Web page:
As global growth prospects have weakened, the world of central banking has been turned upside-down. But while the US Federal Reserve (Fed) has already hinted at a change of course, the European Central Bank (ECB) is still struggling to adapt to the new reality.
It’s not long ago that markets were anticipating synchronized global recovery and a gradual normalization of central banks’ monetary policy. Now, a reappraisal of the outlook has prompted a reversal. That’s particularly true for the Fed. Just six months ago, the US central bank was widely expected to continue raising interest rates as far as the eye could see. Now, the outlook has darkened, and the market is pricing in between 75 and 100 basis points of cuts by the end of next year.
Fighting the Downturn
The good news for the US economy is that that the Fed has room for manoeuvre and is willing to use it. That should help cushion growth at a time when trade headwinds continue to mount. Spare a thought, though, for the ECB.
Over the last few years, the ECB has thrown the kitchen sink at the euro-area economy in an attempt to drive inflation back to target. It’s had some successes, too, with unemployment falling faster than expected and wage growth starting to pick up. Yet core inflation is still rooted at 1.0%, well below target and with little evidence of upward momentum.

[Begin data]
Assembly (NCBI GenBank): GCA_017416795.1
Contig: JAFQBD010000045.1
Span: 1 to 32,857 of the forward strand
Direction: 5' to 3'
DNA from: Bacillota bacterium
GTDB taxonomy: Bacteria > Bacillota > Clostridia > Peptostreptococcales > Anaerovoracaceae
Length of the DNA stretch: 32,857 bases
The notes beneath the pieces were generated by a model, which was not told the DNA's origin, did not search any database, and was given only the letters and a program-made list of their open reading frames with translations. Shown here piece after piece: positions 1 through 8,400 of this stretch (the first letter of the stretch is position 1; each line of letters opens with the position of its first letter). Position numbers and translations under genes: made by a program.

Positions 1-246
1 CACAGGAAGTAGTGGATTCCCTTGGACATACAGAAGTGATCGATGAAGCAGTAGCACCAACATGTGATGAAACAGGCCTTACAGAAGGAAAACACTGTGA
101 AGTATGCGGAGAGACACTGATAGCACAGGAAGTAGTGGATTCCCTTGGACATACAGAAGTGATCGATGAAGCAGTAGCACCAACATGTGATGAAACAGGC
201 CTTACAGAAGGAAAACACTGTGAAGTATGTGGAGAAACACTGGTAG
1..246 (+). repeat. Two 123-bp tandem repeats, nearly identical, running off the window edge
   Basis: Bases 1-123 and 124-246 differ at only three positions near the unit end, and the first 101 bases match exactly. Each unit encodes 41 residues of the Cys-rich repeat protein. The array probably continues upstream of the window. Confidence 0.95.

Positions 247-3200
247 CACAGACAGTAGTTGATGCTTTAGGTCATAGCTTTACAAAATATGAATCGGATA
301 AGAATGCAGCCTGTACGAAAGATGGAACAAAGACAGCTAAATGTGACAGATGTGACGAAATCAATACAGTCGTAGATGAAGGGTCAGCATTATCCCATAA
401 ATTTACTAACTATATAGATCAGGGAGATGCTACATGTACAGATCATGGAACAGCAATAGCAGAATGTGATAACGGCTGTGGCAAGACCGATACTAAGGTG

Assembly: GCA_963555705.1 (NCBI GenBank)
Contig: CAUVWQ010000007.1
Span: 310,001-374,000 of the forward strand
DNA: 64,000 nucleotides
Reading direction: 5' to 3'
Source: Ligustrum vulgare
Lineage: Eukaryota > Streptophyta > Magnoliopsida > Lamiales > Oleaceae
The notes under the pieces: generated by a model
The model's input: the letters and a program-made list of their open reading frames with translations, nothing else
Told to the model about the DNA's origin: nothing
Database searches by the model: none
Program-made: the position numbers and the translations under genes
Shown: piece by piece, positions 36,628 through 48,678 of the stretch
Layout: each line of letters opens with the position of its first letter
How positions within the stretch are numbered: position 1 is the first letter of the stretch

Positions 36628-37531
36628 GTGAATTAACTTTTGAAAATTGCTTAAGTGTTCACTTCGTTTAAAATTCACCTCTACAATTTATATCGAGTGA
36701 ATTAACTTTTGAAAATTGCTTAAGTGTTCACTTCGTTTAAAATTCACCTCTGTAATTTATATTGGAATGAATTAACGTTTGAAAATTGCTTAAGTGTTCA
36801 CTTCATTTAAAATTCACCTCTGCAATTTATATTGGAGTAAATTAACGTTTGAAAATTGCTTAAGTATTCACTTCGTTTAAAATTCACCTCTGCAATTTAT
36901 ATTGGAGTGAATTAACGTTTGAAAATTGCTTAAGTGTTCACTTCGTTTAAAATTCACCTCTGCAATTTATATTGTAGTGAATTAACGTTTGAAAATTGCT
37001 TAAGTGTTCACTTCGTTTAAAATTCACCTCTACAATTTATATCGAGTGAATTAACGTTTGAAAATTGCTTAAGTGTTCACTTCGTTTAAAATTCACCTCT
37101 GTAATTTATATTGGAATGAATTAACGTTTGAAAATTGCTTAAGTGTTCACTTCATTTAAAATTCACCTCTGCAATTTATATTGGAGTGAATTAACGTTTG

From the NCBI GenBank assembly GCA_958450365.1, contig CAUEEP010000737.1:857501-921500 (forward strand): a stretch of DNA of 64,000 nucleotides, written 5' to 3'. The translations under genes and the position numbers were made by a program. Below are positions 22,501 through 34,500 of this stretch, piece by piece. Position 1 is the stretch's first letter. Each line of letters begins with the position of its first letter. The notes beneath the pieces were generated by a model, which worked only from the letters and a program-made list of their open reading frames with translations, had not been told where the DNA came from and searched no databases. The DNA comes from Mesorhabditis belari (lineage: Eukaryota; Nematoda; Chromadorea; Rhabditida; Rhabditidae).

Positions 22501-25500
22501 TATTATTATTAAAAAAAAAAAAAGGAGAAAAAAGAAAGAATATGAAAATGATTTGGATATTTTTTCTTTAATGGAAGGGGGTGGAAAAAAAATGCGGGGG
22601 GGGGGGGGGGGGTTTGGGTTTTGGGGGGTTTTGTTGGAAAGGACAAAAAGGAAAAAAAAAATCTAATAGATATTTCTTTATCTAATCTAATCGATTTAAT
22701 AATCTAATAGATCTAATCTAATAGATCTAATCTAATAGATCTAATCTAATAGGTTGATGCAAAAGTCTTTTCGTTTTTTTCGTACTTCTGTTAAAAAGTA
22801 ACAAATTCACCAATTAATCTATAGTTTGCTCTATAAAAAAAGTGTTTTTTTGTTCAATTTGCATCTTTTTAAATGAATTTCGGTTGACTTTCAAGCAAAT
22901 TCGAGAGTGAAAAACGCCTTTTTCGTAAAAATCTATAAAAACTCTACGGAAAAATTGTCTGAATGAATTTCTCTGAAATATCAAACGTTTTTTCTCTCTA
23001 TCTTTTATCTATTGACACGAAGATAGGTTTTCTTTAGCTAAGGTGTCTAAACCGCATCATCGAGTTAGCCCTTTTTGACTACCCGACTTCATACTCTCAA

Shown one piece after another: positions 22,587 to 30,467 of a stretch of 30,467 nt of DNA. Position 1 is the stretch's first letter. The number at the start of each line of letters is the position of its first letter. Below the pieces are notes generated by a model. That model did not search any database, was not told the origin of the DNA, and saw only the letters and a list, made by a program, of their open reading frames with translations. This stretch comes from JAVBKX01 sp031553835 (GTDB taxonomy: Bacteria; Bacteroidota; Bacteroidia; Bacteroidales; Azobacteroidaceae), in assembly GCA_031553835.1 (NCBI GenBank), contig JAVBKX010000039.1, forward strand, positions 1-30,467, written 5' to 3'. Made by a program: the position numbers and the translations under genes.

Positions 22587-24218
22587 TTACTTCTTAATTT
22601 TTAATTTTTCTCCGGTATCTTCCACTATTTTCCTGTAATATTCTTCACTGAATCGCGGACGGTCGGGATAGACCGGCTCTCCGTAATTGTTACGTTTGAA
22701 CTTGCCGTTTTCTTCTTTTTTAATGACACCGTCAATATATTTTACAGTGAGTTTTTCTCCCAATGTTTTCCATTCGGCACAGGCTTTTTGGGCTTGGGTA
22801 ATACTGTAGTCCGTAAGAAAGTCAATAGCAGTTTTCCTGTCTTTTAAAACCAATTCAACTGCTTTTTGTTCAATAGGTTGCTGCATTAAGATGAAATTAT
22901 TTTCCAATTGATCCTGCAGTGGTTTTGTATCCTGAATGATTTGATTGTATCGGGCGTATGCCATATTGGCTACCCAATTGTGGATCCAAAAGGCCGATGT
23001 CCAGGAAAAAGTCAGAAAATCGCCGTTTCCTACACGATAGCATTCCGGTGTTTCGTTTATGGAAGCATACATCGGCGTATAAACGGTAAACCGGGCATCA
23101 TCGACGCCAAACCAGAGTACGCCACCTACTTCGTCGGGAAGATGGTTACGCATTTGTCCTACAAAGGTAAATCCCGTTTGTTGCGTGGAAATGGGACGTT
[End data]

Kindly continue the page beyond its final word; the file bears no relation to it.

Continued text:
Downside Risks Are Rising
Now, €2.5 trillion of bond purchases later and with rates still in negative territory, downside risks are rising fast and the ECB seems uncertain how to respond. It would never admit as much, of course, but after throwing so much at the economy in recent years, perhaps the ECB fears it’s running out of options.
ECB on the Rack
That would certainly explain two things. First, the central bank’s indifference to the recent decline in market-based inflation expectations, now back within touching distance of their 2016 lows. Until recently, this was the key metric by which the success or failure of euro-area monetary policy was meant to be judged. But, at recent press conferences, ECB President Mario Draghi has gone out of his way to downplay their importance. Second, Draghi’s insistence that fiscal policy would “play a fundamental role” should downside risks start to crystallize.
No Easy Answers
Sadly, there’s no fiscal white knight ready to ride to the rescue in the euro-area. And the longer the ECB procrastinates, the greater the risk that inflation expectations become unanchored and deflationary expectations take hold. Like us, the ECB might doubt the effectiveness of another round of rate cuts or asset purchases. Ultimately, though, the ECB’s mandate demands action and that’s why we think a fresh round of stimulus is in the pipeline. Draghi once famously promised the ECB would “do whatever it takes to preserve the euro”. Come November, it will be up to his successor to make good on that promise.
The views expressed herein do not constitute research, investment advice or trade recommendations and do not necessarily represent the views of all AB portfolio-management teams and are subject to revision over time. AllianceBernstein Limited is authorised and regulated by the Financial Conduct Authority in the United Kingdom.